Comparative Racism

I am going to try to continue the habit of responding here (rather than there) when I see comments that I want to respond to – yet that do not really follow the original subject matter. In this case, a comment from another blog:

The racism of Tolkien and the others is disturbing, despite the stories being wonderful in so many ways. Very insightful piece. Are we more afraid of our desires or pain or perhaps fear itself? I liked Harry Potter’s fear of fear itself. Beware: interesting thinking here.

The critiques of Tolkien as racist don’t hold up under scrutiny.

If we’re saying that orcs equal something, we’re importing something that Tolkien never intended. I think the fact that so many people want to see orcs as nonwhite races says more about the racism of the viewer, not about Tolkien – since if there’s any proof at all that Tolkien intended any such thing, I’ve never seen it.

If the orcs “equal” anyone, it seems to me they’d equal Germans – but that’s not “racist”, since Germans are the same “race” as Tolkien, and he knew it. Tolkien fought against Germans in World War I (and two of his best friends were killed), but the only evidence I’ve seen of hostility toward Germans comes later – in the buildup to World War II – although he seems to have invented orcs before then.

If he is working with “inherited racism” (that is, drawing from a tradition that once descended from racist origins), I don’t think that’s particularly fair to criticize him for – especially given how common it is today for some of the most supposedly diverse people to “Other” (to use their phrase) Christians – especially Catholics, Mormons, and evangelicals – and conservatives, and anyone who strikes them as provincial (e.g. doesn’t share their views).

But back to Tolkien: if we’re saying his comments about “dark skinned” people are racist, we’re missing the fact that he’s talking from the point of view of the Bree-folk – and he later makes some heroic figures distinctly dark-skinned and southern. (And he makes a point of depicting Aragorn as also viewed as dark and swarthy by the Bree-folk.)

If we’re saying that he’s racist because Gondor bears similarities to Rome and Gondor’s enemies bear similarities to Rome’s enemies, we’re stretching out pretty far (again, with problems around the fact that some of those southern kingdoms are on Gondor’s side).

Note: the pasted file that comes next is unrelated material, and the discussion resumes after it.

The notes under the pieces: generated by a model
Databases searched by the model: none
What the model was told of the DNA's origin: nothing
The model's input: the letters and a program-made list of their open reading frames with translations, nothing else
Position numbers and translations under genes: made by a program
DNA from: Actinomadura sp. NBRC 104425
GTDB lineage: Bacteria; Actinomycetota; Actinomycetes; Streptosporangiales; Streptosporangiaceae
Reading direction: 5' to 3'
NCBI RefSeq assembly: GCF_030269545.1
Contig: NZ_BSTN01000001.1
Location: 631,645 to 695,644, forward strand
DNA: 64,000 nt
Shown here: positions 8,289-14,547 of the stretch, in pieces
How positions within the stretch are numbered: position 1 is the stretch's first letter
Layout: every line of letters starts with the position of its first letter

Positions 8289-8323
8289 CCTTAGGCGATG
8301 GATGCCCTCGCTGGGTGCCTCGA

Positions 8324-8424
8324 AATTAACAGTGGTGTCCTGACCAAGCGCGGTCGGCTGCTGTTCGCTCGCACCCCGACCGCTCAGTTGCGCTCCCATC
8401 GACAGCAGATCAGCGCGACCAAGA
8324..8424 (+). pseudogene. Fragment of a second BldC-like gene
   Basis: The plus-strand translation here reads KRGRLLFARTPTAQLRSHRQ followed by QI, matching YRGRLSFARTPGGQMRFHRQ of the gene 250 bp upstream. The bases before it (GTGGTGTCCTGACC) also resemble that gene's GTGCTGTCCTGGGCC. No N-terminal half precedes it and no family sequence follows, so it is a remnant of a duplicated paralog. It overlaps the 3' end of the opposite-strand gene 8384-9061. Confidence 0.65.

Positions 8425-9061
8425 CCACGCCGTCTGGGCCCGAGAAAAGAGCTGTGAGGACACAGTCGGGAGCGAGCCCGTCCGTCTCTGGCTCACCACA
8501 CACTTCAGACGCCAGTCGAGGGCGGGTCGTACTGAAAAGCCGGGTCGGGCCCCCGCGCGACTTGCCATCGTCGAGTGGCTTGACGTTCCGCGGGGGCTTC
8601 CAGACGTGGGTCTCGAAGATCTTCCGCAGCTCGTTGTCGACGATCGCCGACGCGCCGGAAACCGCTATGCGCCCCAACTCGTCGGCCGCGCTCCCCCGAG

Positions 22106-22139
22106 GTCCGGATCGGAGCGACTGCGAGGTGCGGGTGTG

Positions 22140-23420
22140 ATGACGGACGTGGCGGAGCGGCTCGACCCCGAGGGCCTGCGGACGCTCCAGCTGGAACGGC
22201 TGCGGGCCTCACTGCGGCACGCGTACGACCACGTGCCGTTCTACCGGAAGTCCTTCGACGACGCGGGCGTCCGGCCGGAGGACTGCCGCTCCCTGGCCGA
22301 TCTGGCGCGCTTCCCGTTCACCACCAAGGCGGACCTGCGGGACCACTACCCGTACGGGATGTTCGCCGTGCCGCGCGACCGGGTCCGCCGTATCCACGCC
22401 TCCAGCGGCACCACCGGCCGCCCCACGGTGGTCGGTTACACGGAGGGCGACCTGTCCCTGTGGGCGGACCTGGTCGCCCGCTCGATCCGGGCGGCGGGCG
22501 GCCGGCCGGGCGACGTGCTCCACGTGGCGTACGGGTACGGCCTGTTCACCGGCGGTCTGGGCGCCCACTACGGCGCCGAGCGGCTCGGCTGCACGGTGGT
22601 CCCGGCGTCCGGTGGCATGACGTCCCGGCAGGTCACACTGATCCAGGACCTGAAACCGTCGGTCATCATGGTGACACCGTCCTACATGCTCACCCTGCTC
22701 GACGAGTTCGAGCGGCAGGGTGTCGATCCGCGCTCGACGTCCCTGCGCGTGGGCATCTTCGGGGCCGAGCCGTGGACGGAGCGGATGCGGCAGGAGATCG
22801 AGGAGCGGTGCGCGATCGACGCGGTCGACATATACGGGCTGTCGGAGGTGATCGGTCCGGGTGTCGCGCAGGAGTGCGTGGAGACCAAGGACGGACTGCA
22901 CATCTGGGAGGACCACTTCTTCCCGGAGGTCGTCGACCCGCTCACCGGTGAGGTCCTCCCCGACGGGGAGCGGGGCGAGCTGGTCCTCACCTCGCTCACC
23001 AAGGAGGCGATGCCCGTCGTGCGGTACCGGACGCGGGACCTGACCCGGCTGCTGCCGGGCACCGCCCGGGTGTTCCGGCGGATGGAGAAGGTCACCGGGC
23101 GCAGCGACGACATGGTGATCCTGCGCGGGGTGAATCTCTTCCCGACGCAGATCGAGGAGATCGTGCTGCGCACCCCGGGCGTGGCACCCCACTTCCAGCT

And Gondor does bear similarities to Rome. This leads to questions such as whether contemporary standards about racism require us to refrain from ever using our own history, or “Rome vs. Barbarian” scenarios (even though so many of us are descended from the barbarians, rather than the Romans)?

Going back to the comment (above): since Tolkien repeatedly makes clear that the only way to really be bad guys are to ally oneself with Sauron, I’d say that calling him racist is only possible if we also call J.K. Rowlings the same – for doing the exact same thing to middle class Protestants (a.k.a. Muggles) and far more crudely.

We’re getting away from “race” – clearly “bigotry” is what is meant – but since we are at a point where our vocabulary needs to develop before we will be able to accurately express what we’re saying anyway, I think that should be treated as not particularly important.

(It still bothers me that one of the Harry Potter films openly justified what can only be described as domestic violence using Harry’s powers – I don’t much like anything that makes little kids argue that using your magic powers to physically abuse someone is all right “because Dudley had it coming”….)

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